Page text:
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Retirement

IRA Contribution Limits for 2022 & 2023

The contribution limits for a traditional IRA and Roth IRA are $6,000 for 2022 and $6,500 for 2023. If you’re over the age of 50, you also get an additional $1,000 in catch-up contributions, bringing your total limits to $7,000 for 2022 and $7,500 for 2023.

  • Contribution limits may be lowered or restricted for the Roth IRA if your modified adjusted gross income (MAGI) is too high.
  • The traditional IRA has no income limits, but your tax deductions could get reduced to zero if your MAGI is too high.

What is the contribution limit for an IRA?

The IRA contribution limit is $6,000 ($7,000 if age 50+) for 2022 and $6,500 ($7,500 if age 50+) for 2023.

2022 IRA contribution limits

  • $6,000 if under 50 years old.
  • $7,000 if 50 years of age or older.

2023 IRA contribution limits

  • $6,500 if under 50 years old.
  • $7,500 if 50 years of age or older.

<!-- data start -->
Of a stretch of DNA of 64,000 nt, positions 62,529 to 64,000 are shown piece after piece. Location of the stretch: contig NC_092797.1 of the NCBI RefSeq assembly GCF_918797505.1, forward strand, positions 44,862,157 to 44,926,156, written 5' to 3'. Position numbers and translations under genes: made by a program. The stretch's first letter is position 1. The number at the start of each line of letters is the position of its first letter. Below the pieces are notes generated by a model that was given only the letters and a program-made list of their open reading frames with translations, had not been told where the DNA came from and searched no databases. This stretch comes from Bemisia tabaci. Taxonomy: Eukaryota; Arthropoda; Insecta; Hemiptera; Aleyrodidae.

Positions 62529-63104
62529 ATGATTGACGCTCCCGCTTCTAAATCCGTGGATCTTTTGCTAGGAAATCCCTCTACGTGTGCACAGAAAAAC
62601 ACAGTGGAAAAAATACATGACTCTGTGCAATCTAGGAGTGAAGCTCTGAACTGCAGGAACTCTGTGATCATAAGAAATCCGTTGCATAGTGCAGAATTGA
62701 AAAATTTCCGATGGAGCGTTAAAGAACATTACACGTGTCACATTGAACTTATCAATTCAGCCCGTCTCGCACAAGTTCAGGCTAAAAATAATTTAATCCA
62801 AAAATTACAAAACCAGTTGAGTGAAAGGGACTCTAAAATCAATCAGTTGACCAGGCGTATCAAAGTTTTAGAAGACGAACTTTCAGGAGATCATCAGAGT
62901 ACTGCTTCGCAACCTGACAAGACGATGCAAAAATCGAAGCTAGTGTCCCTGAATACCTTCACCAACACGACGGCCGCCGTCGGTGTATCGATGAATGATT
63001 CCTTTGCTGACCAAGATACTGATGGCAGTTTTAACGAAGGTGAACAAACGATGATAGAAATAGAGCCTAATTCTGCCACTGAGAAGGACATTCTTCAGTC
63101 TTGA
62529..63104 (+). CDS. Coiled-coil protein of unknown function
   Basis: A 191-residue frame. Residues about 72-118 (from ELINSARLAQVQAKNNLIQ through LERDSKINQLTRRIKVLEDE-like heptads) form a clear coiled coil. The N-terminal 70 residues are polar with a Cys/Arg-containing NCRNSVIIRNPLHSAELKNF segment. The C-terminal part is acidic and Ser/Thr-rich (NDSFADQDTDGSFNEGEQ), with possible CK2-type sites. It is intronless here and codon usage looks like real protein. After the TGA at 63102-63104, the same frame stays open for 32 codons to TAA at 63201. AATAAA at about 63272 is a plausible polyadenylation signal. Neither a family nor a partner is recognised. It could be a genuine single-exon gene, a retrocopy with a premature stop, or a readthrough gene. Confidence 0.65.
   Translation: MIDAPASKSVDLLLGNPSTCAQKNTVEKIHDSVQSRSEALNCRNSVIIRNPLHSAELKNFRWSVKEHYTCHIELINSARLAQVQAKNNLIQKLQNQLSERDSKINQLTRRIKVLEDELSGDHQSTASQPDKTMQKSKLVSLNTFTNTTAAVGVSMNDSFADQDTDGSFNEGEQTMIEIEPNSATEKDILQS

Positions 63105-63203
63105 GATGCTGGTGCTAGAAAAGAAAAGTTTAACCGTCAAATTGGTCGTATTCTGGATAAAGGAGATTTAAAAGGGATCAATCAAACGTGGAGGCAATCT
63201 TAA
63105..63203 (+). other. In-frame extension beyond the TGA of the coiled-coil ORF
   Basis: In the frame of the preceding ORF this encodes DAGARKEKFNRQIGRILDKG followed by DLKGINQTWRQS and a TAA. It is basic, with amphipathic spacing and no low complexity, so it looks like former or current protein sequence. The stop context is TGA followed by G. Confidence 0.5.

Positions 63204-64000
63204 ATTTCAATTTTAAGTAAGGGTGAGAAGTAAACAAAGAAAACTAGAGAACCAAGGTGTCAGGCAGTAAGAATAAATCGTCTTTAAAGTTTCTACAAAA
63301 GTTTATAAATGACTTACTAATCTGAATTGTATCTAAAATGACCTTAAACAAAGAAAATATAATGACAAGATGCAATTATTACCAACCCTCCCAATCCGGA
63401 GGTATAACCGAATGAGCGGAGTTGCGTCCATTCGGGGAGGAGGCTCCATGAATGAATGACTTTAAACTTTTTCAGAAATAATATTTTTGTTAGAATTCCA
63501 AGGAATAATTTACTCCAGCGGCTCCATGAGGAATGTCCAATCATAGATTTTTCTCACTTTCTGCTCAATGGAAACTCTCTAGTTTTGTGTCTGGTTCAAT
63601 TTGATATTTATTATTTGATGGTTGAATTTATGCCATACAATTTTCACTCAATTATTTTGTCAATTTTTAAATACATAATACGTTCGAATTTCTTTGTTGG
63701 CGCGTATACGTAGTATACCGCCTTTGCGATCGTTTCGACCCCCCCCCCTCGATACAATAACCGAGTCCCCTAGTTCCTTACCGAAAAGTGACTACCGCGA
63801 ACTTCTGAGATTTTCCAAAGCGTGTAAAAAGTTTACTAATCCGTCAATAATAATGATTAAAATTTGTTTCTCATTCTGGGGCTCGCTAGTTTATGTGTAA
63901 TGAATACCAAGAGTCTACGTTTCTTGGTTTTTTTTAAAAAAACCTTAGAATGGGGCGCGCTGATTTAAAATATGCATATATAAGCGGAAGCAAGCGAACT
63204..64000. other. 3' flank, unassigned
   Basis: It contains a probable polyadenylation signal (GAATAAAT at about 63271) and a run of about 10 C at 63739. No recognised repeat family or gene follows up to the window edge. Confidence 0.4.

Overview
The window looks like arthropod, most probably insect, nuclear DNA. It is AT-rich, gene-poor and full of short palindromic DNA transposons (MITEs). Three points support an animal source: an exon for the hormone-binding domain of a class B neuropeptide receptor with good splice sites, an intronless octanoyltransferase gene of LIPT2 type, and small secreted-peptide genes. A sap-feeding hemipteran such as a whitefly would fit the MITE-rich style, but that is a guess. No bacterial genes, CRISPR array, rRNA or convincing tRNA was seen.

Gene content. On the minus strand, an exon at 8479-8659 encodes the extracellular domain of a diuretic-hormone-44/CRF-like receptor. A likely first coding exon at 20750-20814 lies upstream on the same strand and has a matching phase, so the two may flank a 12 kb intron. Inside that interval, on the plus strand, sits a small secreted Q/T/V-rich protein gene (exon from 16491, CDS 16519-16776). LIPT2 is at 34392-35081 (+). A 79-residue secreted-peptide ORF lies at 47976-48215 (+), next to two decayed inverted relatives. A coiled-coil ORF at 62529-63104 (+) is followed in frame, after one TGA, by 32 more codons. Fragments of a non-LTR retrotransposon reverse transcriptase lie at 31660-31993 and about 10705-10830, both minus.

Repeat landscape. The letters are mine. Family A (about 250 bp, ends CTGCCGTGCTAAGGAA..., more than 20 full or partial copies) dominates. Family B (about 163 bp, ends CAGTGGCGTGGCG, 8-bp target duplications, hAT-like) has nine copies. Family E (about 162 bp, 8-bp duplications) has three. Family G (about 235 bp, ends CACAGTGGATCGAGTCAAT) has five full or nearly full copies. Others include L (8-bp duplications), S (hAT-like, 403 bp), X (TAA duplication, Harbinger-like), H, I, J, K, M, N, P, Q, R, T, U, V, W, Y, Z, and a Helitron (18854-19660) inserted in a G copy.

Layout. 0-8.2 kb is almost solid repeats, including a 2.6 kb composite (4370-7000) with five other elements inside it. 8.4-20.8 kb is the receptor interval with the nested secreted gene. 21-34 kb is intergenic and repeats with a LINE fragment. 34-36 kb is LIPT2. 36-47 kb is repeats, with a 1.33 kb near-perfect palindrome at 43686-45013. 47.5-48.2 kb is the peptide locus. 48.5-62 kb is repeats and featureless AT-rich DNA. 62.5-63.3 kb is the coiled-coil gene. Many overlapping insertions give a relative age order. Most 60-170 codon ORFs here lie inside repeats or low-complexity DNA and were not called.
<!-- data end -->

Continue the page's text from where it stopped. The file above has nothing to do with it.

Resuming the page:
Contribution limits are the same for both the traditional IRA and the Roth IRA. You’re also allowed to contribute to both a traditional and Roth IRA at the same time. However, your total contributions to both accounts must not exceed the yearly contribution limits.

For example, if you're under 50 years old in 2022, your IRA contribution limit is $6,000. If you contribute $5,000 to a Roth IRA, you could only contribute $1,000 to a traditional IRA.

You can only contribute as much as your taxable income

Another thing to keep in mind is that your contributions must not exceed your taxable income for the year. For example, if you only made $2,000 in taxable income this year, you can only contribute up to a maximum of $2,000.

How do contributions work?

Contributions to a traditional IRA get different tax benefits from contributions made to a Roth IRA.

  • Contributions to a traditional IRA are tax-deductible. You deposit money into your account with pre-tax dollars that you haven't paid any taxes on. Withdrawals in retirement are taxed as regular income.
  • Contributions to a Roth IRA are made with money you've already paid income taxes on. You don't get any immediate tax advantages, but withdrawals in retirement are tax-free.